I am going to change the format of the Yesterday’s News posts. Rather than hitting every item in one long post, I am going to have individual posts for each major story, then a clean-up post if necessary for things that are worth mentioning but don’t warrant an individual post. Please let me know whether you like this format or prefer the previous one.
The major front-page story remains the Romney video I mentioned yesterday, the one in which he basically throws 47 percent of the U.S. population under the bus. As it turns out, he also calls Mideast peace impossible, among other comments, but let’s stay with the comment about the 47 percent, as that was the focus of most of today’s articles. The Financial Times (FT) had “Romney gaffe draws fire from all sides” on the front page, quoting several Republicans denouncing the comments, as well as “Romney video stirs media debate” on page 2; the Wall Street Journal (WSJ) front page had “Video Flap Jolts Campaign,” which talks about the Romney campaign’s attempt to turn the flap into a debate on the role of government; and the front page of the New York Times (NYT) had “Romney Stands Behind Message Caught on Video,” which is pretty self-explanatory.
Looking at the actual facts behind the numbers, the FT has a good analysis and chart on page 2, with “Income tax data mask complex realities,” and the WSJ follows up its front-page article with some good data and analysis on page A6. Both conclude that, although Romney’s numbers are basically correct in aggregate, most of the people who paid no income taxes did pay payroll taxes and would generally be classed as the working poor. People who did not pay either income or payroll taxes are elderly poor.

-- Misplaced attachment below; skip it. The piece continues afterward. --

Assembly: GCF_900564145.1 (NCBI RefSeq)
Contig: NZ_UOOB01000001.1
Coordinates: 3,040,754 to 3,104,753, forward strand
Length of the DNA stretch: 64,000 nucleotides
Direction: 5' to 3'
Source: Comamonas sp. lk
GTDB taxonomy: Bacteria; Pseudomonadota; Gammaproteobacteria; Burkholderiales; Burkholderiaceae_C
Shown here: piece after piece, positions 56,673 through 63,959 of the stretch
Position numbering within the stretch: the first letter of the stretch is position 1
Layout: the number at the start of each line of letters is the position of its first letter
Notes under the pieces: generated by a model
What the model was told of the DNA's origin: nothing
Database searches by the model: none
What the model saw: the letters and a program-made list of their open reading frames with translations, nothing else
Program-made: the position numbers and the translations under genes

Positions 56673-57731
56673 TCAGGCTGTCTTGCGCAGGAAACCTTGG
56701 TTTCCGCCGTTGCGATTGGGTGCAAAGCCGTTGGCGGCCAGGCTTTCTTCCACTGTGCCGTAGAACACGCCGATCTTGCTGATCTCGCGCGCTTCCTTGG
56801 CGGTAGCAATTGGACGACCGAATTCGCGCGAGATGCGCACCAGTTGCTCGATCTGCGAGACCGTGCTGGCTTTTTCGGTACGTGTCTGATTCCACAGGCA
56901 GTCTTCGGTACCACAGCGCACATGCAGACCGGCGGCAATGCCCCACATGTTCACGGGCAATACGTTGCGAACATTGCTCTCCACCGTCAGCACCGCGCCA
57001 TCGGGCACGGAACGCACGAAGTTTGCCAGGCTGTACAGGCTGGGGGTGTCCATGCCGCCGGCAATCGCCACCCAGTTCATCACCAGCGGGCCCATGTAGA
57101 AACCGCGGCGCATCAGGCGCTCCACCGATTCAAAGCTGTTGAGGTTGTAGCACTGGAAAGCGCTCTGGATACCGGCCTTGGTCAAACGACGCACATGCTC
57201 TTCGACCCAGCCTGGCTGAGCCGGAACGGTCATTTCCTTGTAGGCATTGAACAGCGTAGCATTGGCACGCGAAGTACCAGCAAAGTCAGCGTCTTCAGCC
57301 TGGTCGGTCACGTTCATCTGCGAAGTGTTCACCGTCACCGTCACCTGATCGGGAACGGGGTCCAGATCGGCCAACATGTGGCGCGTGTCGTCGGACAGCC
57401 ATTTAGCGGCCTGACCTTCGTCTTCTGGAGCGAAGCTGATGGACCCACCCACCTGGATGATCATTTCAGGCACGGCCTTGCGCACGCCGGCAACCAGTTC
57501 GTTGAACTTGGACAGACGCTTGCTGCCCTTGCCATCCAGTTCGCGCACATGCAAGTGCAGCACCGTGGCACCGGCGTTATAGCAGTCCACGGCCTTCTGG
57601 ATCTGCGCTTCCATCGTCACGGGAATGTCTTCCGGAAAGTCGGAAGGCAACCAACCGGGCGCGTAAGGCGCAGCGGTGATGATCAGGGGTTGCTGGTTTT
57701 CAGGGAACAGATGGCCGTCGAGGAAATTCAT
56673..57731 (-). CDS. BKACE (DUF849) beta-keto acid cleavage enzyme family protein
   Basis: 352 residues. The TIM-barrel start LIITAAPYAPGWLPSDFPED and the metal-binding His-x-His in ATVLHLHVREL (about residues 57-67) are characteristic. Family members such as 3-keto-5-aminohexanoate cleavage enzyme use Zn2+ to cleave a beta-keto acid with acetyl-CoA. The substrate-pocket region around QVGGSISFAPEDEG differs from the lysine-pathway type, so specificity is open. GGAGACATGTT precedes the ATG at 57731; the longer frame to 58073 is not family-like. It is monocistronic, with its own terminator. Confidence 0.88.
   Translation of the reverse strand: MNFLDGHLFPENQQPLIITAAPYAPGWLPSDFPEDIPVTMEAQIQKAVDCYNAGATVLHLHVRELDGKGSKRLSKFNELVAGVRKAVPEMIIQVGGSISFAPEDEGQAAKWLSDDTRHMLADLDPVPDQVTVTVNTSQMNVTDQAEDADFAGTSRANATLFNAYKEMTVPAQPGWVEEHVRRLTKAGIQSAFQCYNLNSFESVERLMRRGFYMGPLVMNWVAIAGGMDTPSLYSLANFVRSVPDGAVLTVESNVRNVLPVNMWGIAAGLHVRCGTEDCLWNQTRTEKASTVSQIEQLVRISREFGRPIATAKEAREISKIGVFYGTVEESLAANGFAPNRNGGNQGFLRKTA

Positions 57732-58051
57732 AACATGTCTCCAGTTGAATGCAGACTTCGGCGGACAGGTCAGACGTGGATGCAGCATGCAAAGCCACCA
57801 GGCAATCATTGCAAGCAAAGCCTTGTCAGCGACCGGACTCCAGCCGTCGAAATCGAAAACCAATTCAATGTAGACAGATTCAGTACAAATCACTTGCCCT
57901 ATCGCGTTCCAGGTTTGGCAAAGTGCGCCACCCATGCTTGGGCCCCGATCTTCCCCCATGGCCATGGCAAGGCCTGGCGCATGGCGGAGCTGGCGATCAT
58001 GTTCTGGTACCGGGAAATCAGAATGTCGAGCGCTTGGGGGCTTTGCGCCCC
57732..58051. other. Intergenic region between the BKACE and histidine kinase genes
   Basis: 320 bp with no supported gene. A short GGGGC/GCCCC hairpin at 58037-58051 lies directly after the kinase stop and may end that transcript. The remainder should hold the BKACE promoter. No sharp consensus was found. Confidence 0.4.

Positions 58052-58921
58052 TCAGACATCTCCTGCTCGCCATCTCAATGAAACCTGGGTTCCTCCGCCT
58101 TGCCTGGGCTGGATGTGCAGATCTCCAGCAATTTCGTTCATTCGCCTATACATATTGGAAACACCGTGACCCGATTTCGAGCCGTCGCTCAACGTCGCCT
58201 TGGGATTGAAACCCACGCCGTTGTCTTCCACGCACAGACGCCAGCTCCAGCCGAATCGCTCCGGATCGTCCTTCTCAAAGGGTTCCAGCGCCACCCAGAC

Romney seems to be doing his best to turn this into a debate on the role of government, but whether that will succeed remains to be seen. At the simplest level, per my headline above, it simply does not make sense to abandon 47 percent of the electorate, as you then have to win 96 percent of the remainder—which appears to be doubtful at best. I know Romney is not running his campaign that way, which makes me—and others—wonder why, in candid remarks, he says that he is. The tone of contempt, not the content, is what may end up having the most effect. That said, the issue is real, although I suspect that many of the 47 percent would be happy to pay income taxes if they had more income.
The net effect of all of this appears to be negative for the Romney campaign. The WSJ had “Obama Extends Lead in New Poll” on page A6, which is pretty self-explanatory. As I write this, Intrade.com has Obama’s reelection chances at 67.9 percent, as opposed to Romney’s election chances at 32.5 percent. The race certainly is not over, but the clock is ticking.
Have a great day!